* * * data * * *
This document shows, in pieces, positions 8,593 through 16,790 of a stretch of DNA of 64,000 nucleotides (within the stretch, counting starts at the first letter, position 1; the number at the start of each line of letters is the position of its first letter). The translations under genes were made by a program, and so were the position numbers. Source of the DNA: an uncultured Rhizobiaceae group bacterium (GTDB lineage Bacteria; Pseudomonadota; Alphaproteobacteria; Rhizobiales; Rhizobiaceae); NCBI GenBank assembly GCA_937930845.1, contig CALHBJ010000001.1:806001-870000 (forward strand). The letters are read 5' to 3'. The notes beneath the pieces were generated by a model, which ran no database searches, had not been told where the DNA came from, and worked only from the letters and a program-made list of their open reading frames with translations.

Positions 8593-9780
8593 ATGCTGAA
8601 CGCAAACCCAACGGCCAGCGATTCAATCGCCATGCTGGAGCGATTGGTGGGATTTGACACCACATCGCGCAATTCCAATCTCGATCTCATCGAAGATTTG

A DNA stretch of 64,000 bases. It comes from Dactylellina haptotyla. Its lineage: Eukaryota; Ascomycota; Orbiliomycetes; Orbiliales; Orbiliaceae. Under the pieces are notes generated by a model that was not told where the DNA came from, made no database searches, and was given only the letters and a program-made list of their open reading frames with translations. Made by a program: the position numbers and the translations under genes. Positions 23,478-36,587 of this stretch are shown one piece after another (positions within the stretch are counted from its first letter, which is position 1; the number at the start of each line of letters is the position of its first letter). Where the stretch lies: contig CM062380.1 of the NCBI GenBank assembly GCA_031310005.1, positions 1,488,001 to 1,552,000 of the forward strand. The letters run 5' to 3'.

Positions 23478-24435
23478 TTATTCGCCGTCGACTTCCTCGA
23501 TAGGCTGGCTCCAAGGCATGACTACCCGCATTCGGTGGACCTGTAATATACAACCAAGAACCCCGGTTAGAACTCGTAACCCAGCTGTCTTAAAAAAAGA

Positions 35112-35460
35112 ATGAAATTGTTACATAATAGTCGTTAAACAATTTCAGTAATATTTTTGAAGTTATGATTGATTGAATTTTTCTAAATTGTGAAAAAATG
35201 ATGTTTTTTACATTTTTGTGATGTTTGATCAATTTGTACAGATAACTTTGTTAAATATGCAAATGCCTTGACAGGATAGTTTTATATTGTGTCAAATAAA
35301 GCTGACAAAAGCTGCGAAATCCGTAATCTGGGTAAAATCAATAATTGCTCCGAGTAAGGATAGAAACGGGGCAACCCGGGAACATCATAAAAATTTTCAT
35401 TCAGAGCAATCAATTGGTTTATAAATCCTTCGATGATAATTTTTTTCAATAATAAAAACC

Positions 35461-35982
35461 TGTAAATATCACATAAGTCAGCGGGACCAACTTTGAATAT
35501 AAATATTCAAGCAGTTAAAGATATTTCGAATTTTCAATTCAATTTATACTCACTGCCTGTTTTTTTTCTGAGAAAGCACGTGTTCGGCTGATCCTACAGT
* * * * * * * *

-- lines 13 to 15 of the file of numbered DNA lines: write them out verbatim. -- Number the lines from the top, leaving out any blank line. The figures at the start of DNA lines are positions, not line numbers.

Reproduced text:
35401 TCAGAGCAATCAATTGGTTTATAAATCCTTCGATGATAATTTTTTTCAATAATAAAAACC

Positions 35461-35982
35461 TGTAAATATCACATAAGTCAGCGGGACCAACTTTGAATAT